Year : 2022 | Volume
: 12 | Issue : 2 | Page : 67--68
Neglected tropical diseases
Subhash Chandra Parija
Editor-in-Chief, Tropical Parasitology; Vice-Chancellor, Sri Balaji Vidyapeeth (Deemed to be University), Puducherry, India
Subhash Chandra Parija
Editor-in-Chief, Tropical Parasitology; Vice-Chancellor, Sri Balaji Vidyapeeth (Deemed to be University), Puducherry
|How to cite this article:|
Parija SC. Neglected tropical diseases.Trop Parasitol 2022;12:67-68
|How to cite this URL:|
Parija SC. Neglected tropical diseases. Trop Parasitol [serial online] 2022 [cited 2023 Feb 2 ];12:67-68
Available from: https://www.tropicalparasitology.org/text.asp?2022/12/2/67/361956
The World Health Organization (WHO) has listed 21 neglected tropical diseases (NTDs), out of which as many as 12 are parasitic diseases. The paradox is that although neglected, these parasitic diseases are rampant with the highest burden in the economically challenged countries in the three continents of Asia, Africa, and South America. As per WHO estimates, the disease burden due to intestinal helminths alone was 39 million, and in India, about 21% population may be infected with this group of parasites. As per the latest information, malaria and other NTDs account for almost 63 million cases globally. Many of these diseases are endemic in India as well. This calls for a strong effort by the academicians, medical research bodies, and medical education system to strengthen the education, diagnostic laboratories, and research work in the field of parasitology.
The present issue features a review article on host–parasite interaction in Entamoeba histolytica and the interesting role played by the gut microbiota in pathogenesis. There are six original articles in this issue. A joint study from Columbia, South America, and Spain has investigated the antiplasmodial activity of various plant extracts which has been reported in this issue. Blastocystis hominis remains a controversial pathogen, and its detection by polymerase chain reaction and microscopy features in another article from Egypt. A 12-year study of cyclosporiasis from Uttar Pradesh and a 2-year study of amebic liver abscess from Rajasthan are reported in this issue. Various gut parasites found in the common fly is the subject of another article from Nigeria, while the status of mass drug administration for filariasis in India during COVID-19 pandemic is reported in the other original article.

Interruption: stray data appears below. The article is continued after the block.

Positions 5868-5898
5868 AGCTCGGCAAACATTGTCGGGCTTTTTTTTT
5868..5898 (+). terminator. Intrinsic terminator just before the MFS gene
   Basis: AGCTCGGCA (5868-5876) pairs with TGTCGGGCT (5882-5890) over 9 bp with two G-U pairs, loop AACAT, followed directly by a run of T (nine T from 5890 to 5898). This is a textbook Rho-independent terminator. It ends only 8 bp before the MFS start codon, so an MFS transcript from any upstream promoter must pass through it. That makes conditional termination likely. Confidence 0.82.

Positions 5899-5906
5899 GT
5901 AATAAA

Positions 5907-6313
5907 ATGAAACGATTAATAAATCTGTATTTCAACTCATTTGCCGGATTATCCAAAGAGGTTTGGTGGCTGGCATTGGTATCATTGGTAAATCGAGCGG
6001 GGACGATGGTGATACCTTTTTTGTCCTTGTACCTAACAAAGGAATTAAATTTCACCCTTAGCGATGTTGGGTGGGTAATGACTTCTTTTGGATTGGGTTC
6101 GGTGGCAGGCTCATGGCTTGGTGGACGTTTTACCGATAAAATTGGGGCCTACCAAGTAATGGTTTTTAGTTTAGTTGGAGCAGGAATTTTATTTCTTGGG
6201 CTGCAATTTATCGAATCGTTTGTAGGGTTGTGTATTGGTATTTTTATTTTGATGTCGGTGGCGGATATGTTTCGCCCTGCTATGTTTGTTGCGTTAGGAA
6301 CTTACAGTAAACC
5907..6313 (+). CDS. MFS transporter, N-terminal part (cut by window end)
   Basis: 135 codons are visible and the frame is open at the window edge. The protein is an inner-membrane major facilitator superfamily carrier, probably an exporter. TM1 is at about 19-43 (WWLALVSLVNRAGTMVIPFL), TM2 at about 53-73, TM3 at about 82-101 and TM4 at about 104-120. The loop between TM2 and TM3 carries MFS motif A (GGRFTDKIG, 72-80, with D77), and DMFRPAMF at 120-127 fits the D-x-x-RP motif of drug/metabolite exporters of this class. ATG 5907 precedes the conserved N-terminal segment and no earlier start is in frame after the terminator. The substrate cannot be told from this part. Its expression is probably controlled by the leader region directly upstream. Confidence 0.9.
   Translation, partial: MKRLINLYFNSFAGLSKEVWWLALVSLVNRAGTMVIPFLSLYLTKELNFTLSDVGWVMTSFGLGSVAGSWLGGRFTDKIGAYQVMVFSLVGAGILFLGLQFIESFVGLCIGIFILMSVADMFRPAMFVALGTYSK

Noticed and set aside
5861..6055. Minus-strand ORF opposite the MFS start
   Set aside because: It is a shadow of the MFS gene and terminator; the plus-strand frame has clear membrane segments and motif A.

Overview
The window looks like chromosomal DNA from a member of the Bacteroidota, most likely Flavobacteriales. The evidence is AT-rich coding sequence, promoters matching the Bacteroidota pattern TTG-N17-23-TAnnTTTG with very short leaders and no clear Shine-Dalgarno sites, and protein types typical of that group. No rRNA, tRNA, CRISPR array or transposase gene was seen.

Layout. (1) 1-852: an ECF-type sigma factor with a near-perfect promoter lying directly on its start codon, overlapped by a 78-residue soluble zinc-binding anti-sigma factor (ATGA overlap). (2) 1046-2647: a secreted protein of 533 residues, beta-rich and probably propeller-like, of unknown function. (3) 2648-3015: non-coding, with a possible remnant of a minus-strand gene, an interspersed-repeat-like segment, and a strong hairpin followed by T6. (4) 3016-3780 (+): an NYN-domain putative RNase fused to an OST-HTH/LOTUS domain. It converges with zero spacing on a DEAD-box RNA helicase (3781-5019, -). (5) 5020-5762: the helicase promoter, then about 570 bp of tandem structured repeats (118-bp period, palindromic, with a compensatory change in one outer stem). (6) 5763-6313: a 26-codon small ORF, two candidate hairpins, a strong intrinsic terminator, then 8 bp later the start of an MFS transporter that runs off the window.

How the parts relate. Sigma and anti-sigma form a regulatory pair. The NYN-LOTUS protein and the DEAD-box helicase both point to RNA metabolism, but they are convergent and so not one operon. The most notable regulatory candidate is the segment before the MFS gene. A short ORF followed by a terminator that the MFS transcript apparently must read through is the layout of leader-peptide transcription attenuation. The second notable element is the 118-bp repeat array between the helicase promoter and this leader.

In the case series section, we have one article on Acanthamoeba keratitis cases while the dispatch section includes an interesting case of the emerging pathogen Lophomonas blattarum reported from Chhattisgarh. The other dispatch is a report of ocular enterobiasis. There are two letters to the editor in this issue,, and the obituary of Prof RC Mahajan, an eminent parasitologist from India whom we lost last year.
We hope that the readers will be having a good read of the articles of their interest.
|1||Praharaj I, Sarkar R, Rao Ajjampur SS, Roy S, Kang G. Temporal trends of intestinal parasites in patients attending a tertiary care hospital in south India: A seven-year retrospective analysis. Indian J Med Res 2017;146:111-20.|
|2||Roser M, Ritchie H, Spooner F. “Burden of Disease”; 2021. [Online Resource]. Available from: https://ourworldindata.org/burden-of-disease. [Last accessed on 2022 Nov 10].|
|3||Singh A, Banerjee T. Host-parasite interactions in infections due to Entamoeba histolytica: A tale of known and unknown. Trop Parasitol 2022;12:69-77.|
|4||Vergara S, Diaz F, Diez A, Bautista JM, Moneriz C. Vergara S, Diaz F, Diez A, Bautista JM, Moneriz C. In vitro antiplasmodial activity of selected plants from the Colombian North Coast with low cytotoxicity. Trop Parasitol 2022;12:78-86.|
|5||Tolba MM, Allam AF, Khalil SS, Elshouki WM, Shehab AY. Evaluation of microscopy and PCR for detection of Dientamoeba fragilis. Trop Parasitol 2022;12:87-93.|
|6||Ghoshal U, Siddiqui T, Tejan N, Verma S, Pandey A, Ghoshal UC. Cyclosporiasis in immunocompetent and immunocompromised patients – A Twelve years experience from a tertiary care centre in Northern India. Trop Parasitol 2022;12:94-8.|
|7||Bansal Y, Maurya V, Tak V, Bohra GK, Kumar D, Goel AD, et al. Clinical and laboratory profile of patients with amoebic liver abscess. Trop Parasitol 2022;12:113-8.|
|8||Otu-Bassey IB, Efretuei GK, Mbah M. Gut Parasites of medical importance harboured by Musca domestica in Calabar, Nigeria. Trop Parasitol 2022;12:99-104.|
|9||Chakraborty S, Bhattacharya T. Coverage and compliance of mass drug administration in lymphatic filariasis amidst the COVID-19 pandemic: A community based epidemiological study. Trop Parasitol 2022;12:105-12.|
|10||Ahmed NH, Rathod PG, Satpathy G, Tandon R, Sharma N, Titiyal JS. Acanthamoeba keratitis: Experience from a tertiary eye care center in North India. Trop Parasitol 2022;12:119-23.|
|11||Keche A, Khatoon S, Sahu D. Detection of a Lophomonas, a rare pathogen in bronchoalveolar lavage. Trop Parasitol 2022;12:124-6.|
|12||Bose S, Mondal T, Das SK, Chakraborty A, Ghosh S, Pramanik N, et al. Rare presentations of ocular enterobiasis – Case reports. Trop Parasitol 2022;12:126-9.|
|13||Mungmunpuntipantip R, Wiwanitkit V. Cysticercosis and co-incidence with COVID-19. Trop Parasitol 2022;12:130.|
|14||Goel A, Bansal R, Bansal P. Triple Infection with Dengue, Chikungunya and Malaria. Trop Parasitol 2022;12:131-2.|
|15||Khurana S. Obituary: Dr. Ramesh Chander Mahajan. Trop Parasitol 2022;12:133-4.|